The Association of British Insurers has tabled proposals which will force all annuity providers to publish information on the rates they offer to customers.
Last week, the trade body set out plans to conduct a regular rate survey of members as part of its shopping around code of conduct, due to be launched in March.
The survey will set 12 hypothetical customer profiles and ask what income each of these would receive from an annuity.
The 12 profiles will be based on a combination of age, single or joint annuity, fund value, health, postcode, escalation, guarantee period, dependant age and payment period.
Providers with single-tie annuity deals or who offer a panel of providers will need to explain the arrangement, name the default annuity provider or panel member, and refer user’s to the relevant provider’s survey responses.
The results of the survey will be published on the ABI website every two months.
The ABI says: “The requirement to respond to the survey will be part of the ABI’s compulsory code of conduct. It will apply to all ABI members providing annuities and/or pensions, regardless of whether they are currently competing for annuity business or not.”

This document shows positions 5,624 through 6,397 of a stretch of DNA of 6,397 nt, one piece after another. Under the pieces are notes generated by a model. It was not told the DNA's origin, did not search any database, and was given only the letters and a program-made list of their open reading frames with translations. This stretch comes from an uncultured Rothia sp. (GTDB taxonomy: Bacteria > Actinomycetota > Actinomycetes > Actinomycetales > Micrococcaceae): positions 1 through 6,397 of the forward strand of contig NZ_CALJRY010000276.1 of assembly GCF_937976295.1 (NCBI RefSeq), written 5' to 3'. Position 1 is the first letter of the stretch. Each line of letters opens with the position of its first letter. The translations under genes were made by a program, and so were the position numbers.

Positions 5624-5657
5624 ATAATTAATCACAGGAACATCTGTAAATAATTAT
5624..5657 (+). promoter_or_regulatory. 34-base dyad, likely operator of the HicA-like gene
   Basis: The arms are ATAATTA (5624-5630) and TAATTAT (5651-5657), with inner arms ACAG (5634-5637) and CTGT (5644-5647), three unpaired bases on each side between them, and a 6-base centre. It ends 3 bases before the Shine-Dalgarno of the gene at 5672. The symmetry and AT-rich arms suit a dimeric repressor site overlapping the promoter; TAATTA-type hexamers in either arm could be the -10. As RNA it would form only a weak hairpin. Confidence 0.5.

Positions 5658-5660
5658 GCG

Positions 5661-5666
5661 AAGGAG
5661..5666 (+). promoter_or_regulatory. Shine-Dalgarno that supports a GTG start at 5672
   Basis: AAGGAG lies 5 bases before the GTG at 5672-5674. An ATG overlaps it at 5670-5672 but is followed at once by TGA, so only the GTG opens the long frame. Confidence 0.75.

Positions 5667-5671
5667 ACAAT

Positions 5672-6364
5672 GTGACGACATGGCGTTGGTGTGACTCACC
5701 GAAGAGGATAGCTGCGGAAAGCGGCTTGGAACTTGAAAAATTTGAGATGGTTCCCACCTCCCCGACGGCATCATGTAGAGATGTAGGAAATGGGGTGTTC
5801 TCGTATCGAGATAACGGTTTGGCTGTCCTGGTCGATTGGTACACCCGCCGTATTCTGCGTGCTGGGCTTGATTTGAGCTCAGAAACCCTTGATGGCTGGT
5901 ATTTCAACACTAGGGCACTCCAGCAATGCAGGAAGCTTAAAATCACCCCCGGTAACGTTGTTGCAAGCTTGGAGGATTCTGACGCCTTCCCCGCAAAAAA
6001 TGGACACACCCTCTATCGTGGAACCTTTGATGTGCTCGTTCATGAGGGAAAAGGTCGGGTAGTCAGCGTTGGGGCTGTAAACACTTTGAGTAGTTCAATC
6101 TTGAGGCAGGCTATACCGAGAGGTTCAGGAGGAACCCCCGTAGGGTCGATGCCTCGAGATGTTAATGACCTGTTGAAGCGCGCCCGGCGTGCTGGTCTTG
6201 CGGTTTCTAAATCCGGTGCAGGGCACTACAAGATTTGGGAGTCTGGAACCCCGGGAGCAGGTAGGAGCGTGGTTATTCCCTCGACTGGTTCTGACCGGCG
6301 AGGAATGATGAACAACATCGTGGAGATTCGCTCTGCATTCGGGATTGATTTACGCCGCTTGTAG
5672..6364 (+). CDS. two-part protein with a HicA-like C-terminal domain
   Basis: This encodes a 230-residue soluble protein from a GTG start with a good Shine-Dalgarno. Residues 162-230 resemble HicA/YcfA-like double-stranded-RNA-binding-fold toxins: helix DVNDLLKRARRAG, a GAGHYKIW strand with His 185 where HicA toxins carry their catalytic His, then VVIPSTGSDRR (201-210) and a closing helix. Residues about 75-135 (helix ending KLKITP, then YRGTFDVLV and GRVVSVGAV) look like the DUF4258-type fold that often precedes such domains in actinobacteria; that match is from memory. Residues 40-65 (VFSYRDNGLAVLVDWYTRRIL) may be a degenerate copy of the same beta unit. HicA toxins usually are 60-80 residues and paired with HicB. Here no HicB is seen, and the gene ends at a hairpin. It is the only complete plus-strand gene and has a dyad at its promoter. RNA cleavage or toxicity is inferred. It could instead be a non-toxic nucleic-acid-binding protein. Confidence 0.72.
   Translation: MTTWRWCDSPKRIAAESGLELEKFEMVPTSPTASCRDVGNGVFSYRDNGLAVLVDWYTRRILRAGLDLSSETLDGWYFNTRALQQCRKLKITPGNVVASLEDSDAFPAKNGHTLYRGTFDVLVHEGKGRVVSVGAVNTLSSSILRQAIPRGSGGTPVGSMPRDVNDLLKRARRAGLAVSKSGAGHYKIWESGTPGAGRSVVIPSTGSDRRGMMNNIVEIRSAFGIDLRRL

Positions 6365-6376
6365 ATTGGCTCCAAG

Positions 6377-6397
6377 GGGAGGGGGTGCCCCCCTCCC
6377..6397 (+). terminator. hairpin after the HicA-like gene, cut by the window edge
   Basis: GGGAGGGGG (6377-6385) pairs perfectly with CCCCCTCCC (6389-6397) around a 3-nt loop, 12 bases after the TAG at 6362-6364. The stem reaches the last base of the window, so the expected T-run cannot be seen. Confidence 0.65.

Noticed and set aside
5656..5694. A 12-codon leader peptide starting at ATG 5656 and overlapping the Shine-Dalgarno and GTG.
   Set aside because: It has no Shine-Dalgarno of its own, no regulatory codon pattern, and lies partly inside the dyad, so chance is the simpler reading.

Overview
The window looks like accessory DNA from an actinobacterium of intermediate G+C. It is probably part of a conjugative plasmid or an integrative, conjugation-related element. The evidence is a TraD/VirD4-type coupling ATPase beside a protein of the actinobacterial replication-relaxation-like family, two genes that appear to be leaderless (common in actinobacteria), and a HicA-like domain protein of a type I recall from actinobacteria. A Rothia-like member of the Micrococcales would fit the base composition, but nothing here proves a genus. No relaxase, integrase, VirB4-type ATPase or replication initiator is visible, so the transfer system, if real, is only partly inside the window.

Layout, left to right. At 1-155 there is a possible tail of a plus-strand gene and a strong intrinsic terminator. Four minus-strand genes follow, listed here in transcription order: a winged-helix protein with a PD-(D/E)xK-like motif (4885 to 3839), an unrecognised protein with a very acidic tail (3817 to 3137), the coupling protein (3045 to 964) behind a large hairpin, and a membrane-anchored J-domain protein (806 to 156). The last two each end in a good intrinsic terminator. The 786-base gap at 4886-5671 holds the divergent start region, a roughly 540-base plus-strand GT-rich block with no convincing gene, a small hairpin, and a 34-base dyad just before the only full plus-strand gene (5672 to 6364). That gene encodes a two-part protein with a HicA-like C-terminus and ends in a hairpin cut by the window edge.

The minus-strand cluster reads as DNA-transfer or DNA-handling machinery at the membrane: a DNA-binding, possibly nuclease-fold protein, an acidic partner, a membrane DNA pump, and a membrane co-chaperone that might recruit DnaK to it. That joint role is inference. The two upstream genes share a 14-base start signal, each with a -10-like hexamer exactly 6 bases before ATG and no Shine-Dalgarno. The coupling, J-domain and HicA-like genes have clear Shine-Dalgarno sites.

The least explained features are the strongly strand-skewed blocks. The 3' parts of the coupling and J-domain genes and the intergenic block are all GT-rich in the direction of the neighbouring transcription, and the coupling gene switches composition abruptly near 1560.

ABI director of life, savings and protection Stephen Gay says: “For the first time we will be publishing rates of companies who only offer rates to existing customers as well as companies competing on the open market.
“Buying an annuity is one of the most important financial decisions people make and shopping around for the right one can make a significant difference to people’s retirement income.
“Making the market more transparent is a further step in helping people with this decision. We want to get this right so are launching a consultation on our plans and welcome feedback from a wide range of stakeholders and insurance companies.”
Pensions minister Steve Webb says: “This move by the ABI to improve the transparency of annuity rates is a step in the right direction. Pensions need to be simple and clear so that people can engage with them.I am determined to ensure that every pound put aside is turned into the maximum amount of pension.”